Our research strategy
Borne’s mission is to improve the lives of babies and mothers through pioneering research into the treatment and prevention of premature birth.
The largest barrier to the development of diagnostic treatment and prevention strategies for preterm birth and stillbirth is our inability to comprehend the biological processes of pregnancy and childbirth.
– World Health Organisation Bulletin, 2010
Key areas of research
Our researchers have been investigating processes and mechanisms at the cellular level that inhibit the expression of pro-labour factors. Our ongoing work will advance our understanding of the processes that control the activation and deactivation of uterine contractions and the responsible tissue-specific molecular expression patterns. Read more
Healthy pregnancy involves multiple tolerance mechanisms that prevent maternal and fetal immune systems from recognising and rejecting each other. Laboratory research is ongoing to advance the understanding of the factors and mechanisms that trigger a breakdown in maternal-fetal tolerance, leading to the onset of preterm labour. Read more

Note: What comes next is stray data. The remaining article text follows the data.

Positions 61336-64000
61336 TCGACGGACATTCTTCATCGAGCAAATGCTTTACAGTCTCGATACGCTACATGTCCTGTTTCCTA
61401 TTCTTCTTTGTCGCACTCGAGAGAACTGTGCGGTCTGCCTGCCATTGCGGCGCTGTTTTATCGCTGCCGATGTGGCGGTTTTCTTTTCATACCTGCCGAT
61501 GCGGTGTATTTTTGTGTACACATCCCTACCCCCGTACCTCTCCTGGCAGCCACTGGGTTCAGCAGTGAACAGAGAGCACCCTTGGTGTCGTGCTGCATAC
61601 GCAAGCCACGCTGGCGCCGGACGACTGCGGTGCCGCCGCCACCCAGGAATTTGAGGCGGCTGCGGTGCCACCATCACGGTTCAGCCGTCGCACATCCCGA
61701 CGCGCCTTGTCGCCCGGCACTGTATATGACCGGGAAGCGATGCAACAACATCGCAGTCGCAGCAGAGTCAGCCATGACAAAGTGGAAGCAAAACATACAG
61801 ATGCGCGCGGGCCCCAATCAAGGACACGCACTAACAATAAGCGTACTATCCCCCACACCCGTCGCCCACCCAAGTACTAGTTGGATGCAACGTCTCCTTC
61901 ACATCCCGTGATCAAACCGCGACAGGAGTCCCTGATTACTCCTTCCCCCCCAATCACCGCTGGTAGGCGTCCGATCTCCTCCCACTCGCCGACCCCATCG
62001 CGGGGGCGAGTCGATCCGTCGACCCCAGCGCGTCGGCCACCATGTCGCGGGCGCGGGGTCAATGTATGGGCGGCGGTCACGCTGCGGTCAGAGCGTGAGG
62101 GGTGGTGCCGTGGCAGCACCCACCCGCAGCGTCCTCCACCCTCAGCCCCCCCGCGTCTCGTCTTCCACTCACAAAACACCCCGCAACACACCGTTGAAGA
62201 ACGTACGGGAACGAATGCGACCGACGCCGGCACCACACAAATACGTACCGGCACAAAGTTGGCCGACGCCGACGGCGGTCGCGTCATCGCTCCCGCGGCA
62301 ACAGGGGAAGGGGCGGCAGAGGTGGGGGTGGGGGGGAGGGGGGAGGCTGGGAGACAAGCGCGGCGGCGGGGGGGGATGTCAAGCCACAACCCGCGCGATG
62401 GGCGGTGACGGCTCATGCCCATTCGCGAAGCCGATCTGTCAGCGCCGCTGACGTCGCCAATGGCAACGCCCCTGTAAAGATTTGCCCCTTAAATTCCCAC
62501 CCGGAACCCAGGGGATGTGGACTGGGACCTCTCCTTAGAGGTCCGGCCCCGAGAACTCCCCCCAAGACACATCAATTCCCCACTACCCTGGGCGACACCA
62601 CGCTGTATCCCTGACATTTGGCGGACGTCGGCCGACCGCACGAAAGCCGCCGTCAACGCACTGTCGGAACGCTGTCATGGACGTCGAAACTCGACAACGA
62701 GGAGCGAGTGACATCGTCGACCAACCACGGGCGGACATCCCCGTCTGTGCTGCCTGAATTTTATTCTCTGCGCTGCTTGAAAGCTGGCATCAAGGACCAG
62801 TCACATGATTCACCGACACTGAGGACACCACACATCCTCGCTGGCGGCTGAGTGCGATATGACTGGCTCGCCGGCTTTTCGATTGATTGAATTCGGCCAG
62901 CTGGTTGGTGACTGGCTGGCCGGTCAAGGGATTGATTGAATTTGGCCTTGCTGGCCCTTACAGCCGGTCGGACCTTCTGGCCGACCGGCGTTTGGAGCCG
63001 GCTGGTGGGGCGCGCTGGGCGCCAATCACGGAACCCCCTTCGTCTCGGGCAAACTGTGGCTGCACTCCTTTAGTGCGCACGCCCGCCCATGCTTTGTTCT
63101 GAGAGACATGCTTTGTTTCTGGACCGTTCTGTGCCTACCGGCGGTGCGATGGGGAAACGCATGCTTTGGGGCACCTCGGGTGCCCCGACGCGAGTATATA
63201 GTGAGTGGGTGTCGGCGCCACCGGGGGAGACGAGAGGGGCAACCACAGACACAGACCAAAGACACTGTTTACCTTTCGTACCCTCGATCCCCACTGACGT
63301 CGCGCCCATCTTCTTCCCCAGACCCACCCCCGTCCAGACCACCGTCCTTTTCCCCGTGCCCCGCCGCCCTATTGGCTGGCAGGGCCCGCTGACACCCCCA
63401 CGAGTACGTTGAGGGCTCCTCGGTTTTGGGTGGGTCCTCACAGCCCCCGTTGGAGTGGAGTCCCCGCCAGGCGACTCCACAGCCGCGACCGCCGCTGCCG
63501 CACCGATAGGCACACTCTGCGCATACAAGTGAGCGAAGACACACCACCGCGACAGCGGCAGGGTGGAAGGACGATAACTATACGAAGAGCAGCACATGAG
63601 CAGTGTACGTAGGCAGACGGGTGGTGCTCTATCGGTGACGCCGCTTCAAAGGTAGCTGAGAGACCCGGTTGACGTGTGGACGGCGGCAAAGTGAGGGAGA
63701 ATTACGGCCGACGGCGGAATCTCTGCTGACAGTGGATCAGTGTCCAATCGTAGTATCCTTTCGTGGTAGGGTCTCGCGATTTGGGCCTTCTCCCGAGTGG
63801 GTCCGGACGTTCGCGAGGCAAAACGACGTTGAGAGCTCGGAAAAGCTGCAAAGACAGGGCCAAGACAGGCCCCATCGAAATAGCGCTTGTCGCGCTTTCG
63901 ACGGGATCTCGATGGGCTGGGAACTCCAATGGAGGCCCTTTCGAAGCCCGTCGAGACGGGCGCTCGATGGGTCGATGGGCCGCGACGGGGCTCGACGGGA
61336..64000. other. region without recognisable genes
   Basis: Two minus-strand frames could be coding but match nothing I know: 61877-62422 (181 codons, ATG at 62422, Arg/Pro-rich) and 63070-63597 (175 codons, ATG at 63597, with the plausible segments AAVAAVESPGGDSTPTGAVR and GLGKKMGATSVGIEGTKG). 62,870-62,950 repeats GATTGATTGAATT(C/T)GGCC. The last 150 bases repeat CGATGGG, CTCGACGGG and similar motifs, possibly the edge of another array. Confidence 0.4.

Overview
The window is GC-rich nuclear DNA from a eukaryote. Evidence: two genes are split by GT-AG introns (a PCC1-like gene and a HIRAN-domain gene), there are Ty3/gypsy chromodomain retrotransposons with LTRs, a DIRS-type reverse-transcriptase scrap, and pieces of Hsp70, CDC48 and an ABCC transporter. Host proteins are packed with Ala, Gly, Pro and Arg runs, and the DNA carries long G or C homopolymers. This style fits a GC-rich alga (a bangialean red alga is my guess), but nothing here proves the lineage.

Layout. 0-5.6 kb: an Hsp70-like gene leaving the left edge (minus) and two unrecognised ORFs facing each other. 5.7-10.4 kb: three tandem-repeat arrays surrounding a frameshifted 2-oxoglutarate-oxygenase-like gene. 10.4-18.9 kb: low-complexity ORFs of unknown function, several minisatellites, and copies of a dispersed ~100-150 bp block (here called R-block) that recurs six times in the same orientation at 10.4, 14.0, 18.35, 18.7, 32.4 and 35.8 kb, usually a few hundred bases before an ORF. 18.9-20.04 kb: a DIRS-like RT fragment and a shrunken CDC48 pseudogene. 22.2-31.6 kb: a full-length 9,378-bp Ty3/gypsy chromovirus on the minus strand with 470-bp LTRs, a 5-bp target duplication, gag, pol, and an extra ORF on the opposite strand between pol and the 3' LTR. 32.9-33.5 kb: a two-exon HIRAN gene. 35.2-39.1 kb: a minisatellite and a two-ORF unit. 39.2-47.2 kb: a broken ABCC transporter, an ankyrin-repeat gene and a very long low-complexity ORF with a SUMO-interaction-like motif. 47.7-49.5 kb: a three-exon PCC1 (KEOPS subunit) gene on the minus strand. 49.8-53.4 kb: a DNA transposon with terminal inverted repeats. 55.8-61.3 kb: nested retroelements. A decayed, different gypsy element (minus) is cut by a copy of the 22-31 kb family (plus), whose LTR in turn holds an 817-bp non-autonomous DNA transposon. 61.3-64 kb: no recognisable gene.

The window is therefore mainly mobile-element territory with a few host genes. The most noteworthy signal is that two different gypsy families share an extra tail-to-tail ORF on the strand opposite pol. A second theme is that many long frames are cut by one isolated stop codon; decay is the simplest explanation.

Women with pre-existing heart disease, obesity and HIV infection have an increased risk of preterm labour and of poor fetal growth. By studying these abnormal pregnancies and the development of tolerance as pregnancy progresses in women with and without these complications, we can understand how derangements in maternal health impact pregnancy.
From these studies, we will establish strategies to optimise fetal growth, neurodevelopment and metabolic health, particularly in association with conditions that trigger preterm birth.
Progress is being made. Our recent work includes discoveries on Inflammation, Progesterone and Cyclic adenosine monophosphate (cAMP).
Grant funding for scientists
Borne has teamed up with Action Medical Research (AMR) to fund project grants from across the UK for translational research to prevent death and disability in babies and children as a result of pregnancy complications.
In 2018, we are co-funding two new research projects in our area of interest.
Preterm birth is a global predicament and in many low and medium income countries, the incidence of preterm birth and mortality rates are much higher. The causes may be different in these countries, and the need for intervention is far greater.
The research that we are exploring in Sub-Saharan Africa will break new ground in the monitoring and study of pregnant women from early pregnancy. It will enable us to study the outcomes of pregnancy with known gestation age base on early ultrasound scanning.
We will establish a bio resource to investigate the underlying mechanisms responsible for adverse pregnancy outcomes and invest in clinical and laboratory infrastructure to support later interventional studies.
Power pioneering research and innovation.
Find new treatments to prevent preterm birth.